Accelerometers are a key technology for wearable designs. Almost every piece of equipment can benefit from knowing its orientation, and adding an accelerometer provides new ways to implement a sophisticated user interface. If the system knows how it is moving, it can respond in different ways, from changing a screen to reflect position or orientation to supporting gesture controls. The processing power that is already packaged in an accelerometer to provide the position data is also being tapped to provide a sensor fusion hub for such designs. This can save space, weight and power by allowing other sensors to be attached to the accelerometer without having to use the processing cycles in the central controller or applications processor.
All this has been pioneered by the mobile phone industry, but accelerometers are moving into many more designs, from fitness systems to smart watches. The interface is also changing, moving from an analog interface to a simple digital link to a controller with data from other sensors included. Accelerometers for wearables range from 2- and 3-axis devices up to 6-axis with integrated temperature and even magnetic sensors to provide more functions in the design.
series of dual axis (X and Y) silicon capacitive, micromachined accelerometers from Freescale Semiconductor features signal conditioning, a 4-pole low-pass filter and temperature compensation and separate outputs for the two axes. The zero-g offset full-scale span and filter cut-off are factory set and require no external devices, making it easier to include in a design as tweaks are not needed in the manufacturing line. Similarly, a full system self-test capability verifies system functionality.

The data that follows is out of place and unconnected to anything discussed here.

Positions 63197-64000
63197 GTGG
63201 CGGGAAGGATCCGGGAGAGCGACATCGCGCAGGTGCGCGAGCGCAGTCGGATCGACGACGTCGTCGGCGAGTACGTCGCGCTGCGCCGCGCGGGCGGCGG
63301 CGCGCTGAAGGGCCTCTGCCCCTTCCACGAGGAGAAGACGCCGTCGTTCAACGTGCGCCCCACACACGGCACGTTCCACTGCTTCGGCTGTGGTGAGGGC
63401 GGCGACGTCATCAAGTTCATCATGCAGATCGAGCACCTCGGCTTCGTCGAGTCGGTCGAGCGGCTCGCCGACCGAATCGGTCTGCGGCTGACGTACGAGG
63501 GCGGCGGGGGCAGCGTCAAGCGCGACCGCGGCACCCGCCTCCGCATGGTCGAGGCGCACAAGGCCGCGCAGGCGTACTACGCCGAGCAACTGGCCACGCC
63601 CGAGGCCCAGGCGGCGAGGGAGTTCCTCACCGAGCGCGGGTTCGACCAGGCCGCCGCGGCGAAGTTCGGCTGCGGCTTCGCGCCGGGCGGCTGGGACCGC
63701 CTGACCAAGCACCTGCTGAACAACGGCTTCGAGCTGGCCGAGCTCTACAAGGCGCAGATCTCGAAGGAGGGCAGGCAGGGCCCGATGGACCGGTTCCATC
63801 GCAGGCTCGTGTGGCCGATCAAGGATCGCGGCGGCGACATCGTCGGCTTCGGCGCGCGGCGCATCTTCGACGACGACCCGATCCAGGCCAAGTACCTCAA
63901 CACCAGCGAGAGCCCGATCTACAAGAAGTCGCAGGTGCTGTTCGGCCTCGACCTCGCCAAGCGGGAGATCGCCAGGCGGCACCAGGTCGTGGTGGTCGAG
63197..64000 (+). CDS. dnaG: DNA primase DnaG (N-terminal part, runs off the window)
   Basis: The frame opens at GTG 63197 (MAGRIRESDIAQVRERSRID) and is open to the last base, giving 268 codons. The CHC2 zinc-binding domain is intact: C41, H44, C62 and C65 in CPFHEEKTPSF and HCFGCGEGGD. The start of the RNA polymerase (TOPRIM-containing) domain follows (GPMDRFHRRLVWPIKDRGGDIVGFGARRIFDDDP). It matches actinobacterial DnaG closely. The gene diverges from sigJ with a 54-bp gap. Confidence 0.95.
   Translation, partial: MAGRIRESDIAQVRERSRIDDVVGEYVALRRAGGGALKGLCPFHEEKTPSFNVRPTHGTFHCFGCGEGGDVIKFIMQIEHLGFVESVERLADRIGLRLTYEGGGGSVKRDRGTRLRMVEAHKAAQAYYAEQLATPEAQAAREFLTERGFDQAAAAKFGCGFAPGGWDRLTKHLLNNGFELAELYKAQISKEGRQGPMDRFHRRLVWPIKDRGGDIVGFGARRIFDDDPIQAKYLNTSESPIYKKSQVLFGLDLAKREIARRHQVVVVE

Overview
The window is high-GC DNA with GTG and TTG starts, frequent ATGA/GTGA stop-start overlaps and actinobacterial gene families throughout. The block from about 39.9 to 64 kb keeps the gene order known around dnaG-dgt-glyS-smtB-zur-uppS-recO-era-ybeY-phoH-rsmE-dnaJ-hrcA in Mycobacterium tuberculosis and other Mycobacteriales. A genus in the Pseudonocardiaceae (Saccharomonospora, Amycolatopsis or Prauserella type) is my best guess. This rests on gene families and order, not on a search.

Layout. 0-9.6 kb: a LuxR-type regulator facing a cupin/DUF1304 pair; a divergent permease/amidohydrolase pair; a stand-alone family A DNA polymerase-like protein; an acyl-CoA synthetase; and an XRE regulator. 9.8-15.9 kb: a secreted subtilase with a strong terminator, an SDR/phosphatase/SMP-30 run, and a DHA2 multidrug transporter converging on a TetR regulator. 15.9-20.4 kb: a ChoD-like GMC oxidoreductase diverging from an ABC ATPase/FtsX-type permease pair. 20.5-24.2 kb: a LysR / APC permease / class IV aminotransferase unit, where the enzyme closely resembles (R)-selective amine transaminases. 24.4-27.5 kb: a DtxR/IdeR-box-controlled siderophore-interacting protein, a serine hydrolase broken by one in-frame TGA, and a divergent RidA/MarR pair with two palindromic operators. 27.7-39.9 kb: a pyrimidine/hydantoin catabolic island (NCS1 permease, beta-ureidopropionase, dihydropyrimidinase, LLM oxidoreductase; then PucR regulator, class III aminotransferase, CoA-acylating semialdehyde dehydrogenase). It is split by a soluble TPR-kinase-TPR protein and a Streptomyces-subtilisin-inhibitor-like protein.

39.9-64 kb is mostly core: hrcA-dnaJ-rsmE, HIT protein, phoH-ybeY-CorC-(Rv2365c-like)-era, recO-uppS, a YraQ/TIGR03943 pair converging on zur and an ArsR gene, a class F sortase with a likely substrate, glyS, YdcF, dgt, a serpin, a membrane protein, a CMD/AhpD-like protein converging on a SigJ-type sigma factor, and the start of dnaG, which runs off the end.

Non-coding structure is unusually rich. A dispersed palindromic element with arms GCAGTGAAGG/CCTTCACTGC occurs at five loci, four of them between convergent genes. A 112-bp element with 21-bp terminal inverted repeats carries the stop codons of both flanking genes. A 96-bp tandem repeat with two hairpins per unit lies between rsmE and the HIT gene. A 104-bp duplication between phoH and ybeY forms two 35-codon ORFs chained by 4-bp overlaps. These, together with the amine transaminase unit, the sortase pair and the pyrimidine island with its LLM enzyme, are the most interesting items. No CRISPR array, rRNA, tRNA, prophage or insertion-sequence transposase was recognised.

Figure 1: The MMA3202 dual-axis accelerometer has different sensitivities on the X and Y axes.
The accelerometer is a surface-micromachined capacitive sensing cell (g-cell) and a CMOS signal conditioning ASIC contained in a single package that is sealed hermetically at the wafer level using a bulk micromachined “cap'' wafer.
The g-cell is a mechanical polysilicon structure that can be thought of as two stationary plates with a moveable plate in-between. The center plate can be deflected from its rest position by
subjecting the system to an acceleration, and this change is captured as the change in capacitance between the plates. The CMOS ASIC uses switched capacitor techniques to measure the g-cell capacitors and extract the acceleration data from the difference between the two capacitors. The ASIC also signal conditions and filters (switched capacitor) the signal, providing a high-level output voltage that is proportional to acceleration with different sensitivities of 100 g on the X-axis and 50 g in the Y-axis.
Figure 2: Integrating the MMA3202 dual-axis accelerometer into a design.